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A consortium of researchers from Harvard University ( Roger Brockett , Howard Stone ), University of Maryland ( P. S. Krishnaprasad , Stuart Antman, John Baras ) and Boston University ( John Baillieul , Tom Bifano ) has been selected as the recepient of a new award for research under the Multidisciplinary University Research Initiatives (MURI 97) Program of the Army Research Office, on the topic of DESIGN AND CONTROL OF SMART STRUCTURES . The award to the consortium is at the level of $1 million per year for 3 years with the option of an additional 2 years. The start date is May 1, 1997. A kick-off meeting for the Center will be held at Harvard University on August 18 and 19. The effort, directed by Prof. Roger Brockett will include research in: nonlinear modeling, simulation and control of magnetostrictive materials (e.g Terfenol), electrostrictive materials (e.g. PMN), and other materials used in smart actuators; problems of control of deformable bodies with embedded smart materials using electromagnetic fields; communication and networking considerations in the integrated design of smart composites; computation and design tools for smart actuators and sensors; fluid-structure interactions; and design, fabrication and testing of arrays of MEMS structures (arrays of microvalves and electrostatically deformable structures). Of central interest to the research team are issues of coupling elastomechanics and fluid mechanics with electrophysical influences such as piezo-electric effects, magnetostrictive effects, and electrocapillary forces. The team will explore the highly nonlinear equations governing the relevant phenomena and develop control-oriented approaches to exploit and manipulate these effects in engineering applications. The experimental efforts on fluid-related problems will include studies of MEMS for control of flow over airfoils, fabrication of parallel arrays of microvalves for flow control on small scales and the solution of prototypical problems.

Resume of Tasks

1.Research on Very Small-Scale Servo Systems

Sensing and actuation devices on length scales of millimeter and smaller will be considered in large arrays, and communication and hierarchical control issues will be treated. Nonlinear problems in MEMS devices such as snap-through instabilities, hysteresis, thermal conditioning etc. will be attacked from the viewpoint of local control.

2. Modeling for Sensing and Control:

Diverse fundamental physical models of magnetoelastic and piezoelastic materials will be treated from rigorous, modern, mathematical viewpoints. Methods for reduction of nonlinear partial differential equations into low order ordinary differential equations capturing the essential physics will be developed. Methods for stability analysis, and feedback stabilization will be developed. Problems involving frequency dependent hysteresis will be attacked from rigorous physical understanding coupled with experimental characterization. The tools created here will be useful in the design of millimeter scale and larger scale actuators and sensors.

3. Systems of Embedded Micro-actuators for the Control of Flow over Airfoils and in Arrays of Microvalves

Models of fluid flow over lifting surfaces will be used to capture sufficient detail to control flow separation. Hybrid control (combining gross pitch motions with coordinated motions of microactuators) strategies will be developed. A modular ducted flow experiment will serve as a testbed. The needed MEMS sensor/actuator arrays will be fabricated using the Smart-MUMPS process at MCNC. This will enable integration of control electronics with actuators.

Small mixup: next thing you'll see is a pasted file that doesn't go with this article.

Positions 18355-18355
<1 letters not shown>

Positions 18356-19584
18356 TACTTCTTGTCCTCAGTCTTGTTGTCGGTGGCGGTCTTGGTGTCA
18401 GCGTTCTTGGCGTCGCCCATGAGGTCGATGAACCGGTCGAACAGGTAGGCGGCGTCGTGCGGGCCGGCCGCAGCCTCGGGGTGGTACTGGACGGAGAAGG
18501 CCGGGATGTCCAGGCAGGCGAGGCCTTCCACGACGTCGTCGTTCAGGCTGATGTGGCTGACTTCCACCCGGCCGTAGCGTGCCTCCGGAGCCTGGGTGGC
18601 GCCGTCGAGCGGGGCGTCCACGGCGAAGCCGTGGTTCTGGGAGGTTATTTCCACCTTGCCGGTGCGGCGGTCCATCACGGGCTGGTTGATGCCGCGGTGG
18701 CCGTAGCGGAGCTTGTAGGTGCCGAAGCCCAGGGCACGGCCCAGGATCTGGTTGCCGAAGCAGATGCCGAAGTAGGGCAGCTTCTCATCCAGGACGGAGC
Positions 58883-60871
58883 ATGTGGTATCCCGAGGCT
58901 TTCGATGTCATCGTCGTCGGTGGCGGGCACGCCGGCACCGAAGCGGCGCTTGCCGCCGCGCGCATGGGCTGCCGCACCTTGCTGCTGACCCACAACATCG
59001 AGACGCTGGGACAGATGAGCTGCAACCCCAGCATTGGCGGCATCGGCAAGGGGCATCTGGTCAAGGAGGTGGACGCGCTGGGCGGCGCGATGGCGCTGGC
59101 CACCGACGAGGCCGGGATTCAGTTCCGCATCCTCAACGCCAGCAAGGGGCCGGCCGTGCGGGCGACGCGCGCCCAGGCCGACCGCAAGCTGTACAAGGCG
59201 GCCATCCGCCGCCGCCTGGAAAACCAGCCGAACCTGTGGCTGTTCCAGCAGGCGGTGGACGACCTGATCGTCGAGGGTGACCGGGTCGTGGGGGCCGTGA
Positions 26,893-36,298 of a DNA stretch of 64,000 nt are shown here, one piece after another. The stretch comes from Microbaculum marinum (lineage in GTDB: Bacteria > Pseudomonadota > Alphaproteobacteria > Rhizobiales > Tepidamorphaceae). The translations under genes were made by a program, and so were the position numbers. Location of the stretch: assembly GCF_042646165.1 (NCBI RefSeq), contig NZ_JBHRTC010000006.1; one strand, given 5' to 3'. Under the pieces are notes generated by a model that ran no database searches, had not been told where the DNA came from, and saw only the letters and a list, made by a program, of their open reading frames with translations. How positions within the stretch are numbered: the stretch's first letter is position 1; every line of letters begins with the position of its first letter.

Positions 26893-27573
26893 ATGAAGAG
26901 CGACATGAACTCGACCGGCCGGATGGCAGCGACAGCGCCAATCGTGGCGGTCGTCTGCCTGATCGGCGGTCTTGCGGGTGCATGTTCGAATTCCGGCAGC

4. Issues in the Control of Fluids on Small Length Scales

Mechanisms of fluid transport based on (i) direct boundary actuation, (ii) thermal effects exploiting bubbles, (iii) electro-osmotic flows, (iv) streaming based on rectification of oscillatory flows, (v) electrocapillarity, and (vi) electro/magneto-rheological effects will be investigated. Fundamental mathematical analysis will be carried out.

5. The Communications Theory of Very Large-Scale Device Networks

Quantized actuator concepts needing low local bandwidth will be investigated in the formation of effective sensor-actuator networks. Tradeoffs between network bandwidth and control performance will be analyzed.

6. Numerical Methods and CAD

Numerical integrators for geometrically nonlinear models will be developed (especially for magnetostrictive materials). Tools for systematic model reduction will be developed and implemented in software based on scripting languages. Field visualization algorithms and tools will be developed, to support actuator design and optimization.

Education and Training

The Center will foster the advanced research training of pre-doctoral and post-doctoral researchers through inter-university collaboration, collaboration with industry partners and with national labs.

Points of Contact

The Center Director is Roger W. Brockett (An Wang Professor of Electrical Engineering and Computer Science at Harvard University). Co-Directors are P.S. Krishnaprasad (Professor of Electrical Engineering and Institute for Systems Research at the University of Maryland, College Park), and John Baillieul (Professor of Aerospace and Mechanical Engineering and of Manufacturing Engineering at Boston University). Contact information: Brockett (email:, brockett@hrl.harvard.edu tel: 617-495-3922); Krishnaprasad (email: krishna@isr.umd,edu , tel: 301-405-6843); Baillieul (email: johnb@enga.bu.edu , tel: 617-353-9848).
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